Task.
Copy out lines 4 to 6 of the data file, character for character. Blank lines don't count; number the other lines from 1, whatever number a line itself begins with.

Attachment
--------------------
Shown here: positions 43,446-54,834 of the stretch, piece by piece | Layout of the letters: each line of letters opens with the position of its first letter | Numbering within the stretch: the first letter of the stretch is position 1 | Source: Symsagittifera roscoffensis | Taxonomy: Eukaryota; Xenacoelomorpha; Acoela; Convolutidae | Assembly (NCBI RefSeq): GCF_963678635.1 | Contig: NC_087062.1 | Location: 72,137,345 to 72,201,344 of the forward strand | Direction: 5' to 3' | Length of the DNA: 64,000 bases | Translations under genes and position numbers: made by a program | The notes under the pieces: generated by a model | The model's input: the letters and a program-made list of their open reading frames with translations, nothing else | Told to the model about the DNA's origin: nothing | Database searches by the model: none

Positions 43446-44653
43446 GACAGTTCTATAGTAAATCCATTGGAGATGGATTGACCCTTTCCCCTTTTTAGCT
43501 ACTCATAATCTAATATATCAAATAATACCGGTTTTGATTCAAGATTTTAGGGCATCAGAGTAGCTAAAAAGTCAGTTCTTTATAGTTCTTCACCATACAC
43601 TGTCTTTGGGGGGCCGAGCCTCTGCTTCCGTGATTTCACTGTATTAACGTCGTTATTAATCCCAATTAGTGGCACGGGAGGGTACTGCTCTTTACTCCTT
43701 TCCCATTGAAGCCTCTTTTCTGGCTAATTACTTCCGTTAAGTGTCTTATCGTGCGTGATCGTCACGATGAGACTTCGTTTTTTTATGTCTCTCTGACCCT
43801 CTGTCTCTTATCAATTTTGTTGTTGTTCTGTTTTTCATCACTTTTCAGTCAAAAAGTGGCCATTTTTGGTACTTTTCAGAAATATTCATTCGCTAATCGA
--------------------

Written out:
43501 ACTCATAATCTAATATATCAAATAATACCGGTTTTGATTCAAGATTTTAGGGCATCAGAGTAGCTAAAAAGTCAGTTCTTTATAGTTCTTCACCATACAC
43601 TGTCTTTGGGGGGCCGAGCCTCTGCTTCCGTGATTTCACTGTATTAACGTCGTTATTAATCCCAATTAGTGGCACGGGAGGGTACTGCTCTTTACTCCTT
43701 TCCCATTGAAGCCTCTTTTCTGGCTAATTACTTCCGTTAAGTGTCTTATCGTGCGTGATCGTCACGATGAGACTTCGTTTTTTTATGTCTCTCTGACCCT